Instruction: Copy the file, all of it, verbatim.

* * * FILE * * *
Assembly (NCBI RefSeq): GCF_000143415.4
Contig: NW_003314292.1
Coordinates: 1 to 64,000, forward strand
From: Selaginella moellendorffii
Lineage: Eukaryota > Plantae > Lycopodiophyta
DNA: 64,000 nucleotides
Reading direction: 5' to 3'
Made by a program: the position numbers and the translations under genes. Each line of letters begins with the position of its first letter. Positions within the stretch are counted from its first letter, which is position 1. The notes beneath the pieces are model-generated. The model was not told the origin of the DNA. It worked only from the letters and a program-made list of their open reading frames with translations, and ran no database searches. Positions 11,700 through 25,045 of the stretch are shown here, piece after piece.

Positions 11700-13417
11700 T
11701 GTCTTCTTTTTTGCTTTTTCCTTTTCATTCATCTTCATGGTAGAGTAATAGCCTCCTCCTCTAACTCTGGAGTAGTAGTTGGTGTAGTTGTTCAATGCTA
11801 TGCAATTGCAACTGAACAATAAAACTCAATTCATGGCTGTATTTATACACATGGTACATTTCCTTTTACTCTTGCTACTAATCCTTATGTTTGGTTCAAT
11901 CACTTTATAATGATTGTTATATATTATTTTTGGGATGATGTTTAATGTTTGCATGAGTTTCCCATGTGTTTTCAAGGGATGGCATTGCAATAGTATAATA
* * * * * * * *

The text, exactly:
Assembly (NCBI RefSeq): GCF_000143415.4
Contig: NW_003314292.1
Coordinates: 1 to 64,000, forward strand
From: Selaginella moellendorffii
Lineage: Eukaryota > Plantae > Lycopodiophyta
DNA: 64,000 nucleotides
Reading direction: 5' to 3'
Made by a program: the position numbers and the translations under genes. Each line of letters begins with the position of its first letter. Positions within the stretch are counted from its first letter, which is position 1. The notes beneath the pieces are model-generated. The model was not told the origin of the DNA. It worked only from the letters and a program-made list of their open reading frames with translations, and ran no database searches. Positions 11,700 through 25,045 of the stretch are shown here, piece after piece.

Positions 11700-13417
11700 T
11701 GTCTTCTTTTTTGCTTTTTCCTTTTCATTCATCTTCATGGTAGAGTAATAGCCTCCTCCTCTAACTCTGGAGTAGTAGTTGGTGTAGTTGTTCAATGCTA
11801 TGCAATTGCAACTGAACAATAAAACTCAATTCATGGCTGTATTTATACACATGGTACATTTCCTTTTACTCTTGCTACTAATCCTTATGTTTGGTTCAAT
11901 CACTTTATAATGATTGTTATATATTATTTTTGGGATGATGTTTAATGTTTGCATGAGTTTCCCATGTGTTTTCAAGGGATGGCATTGCAATAGTATAATA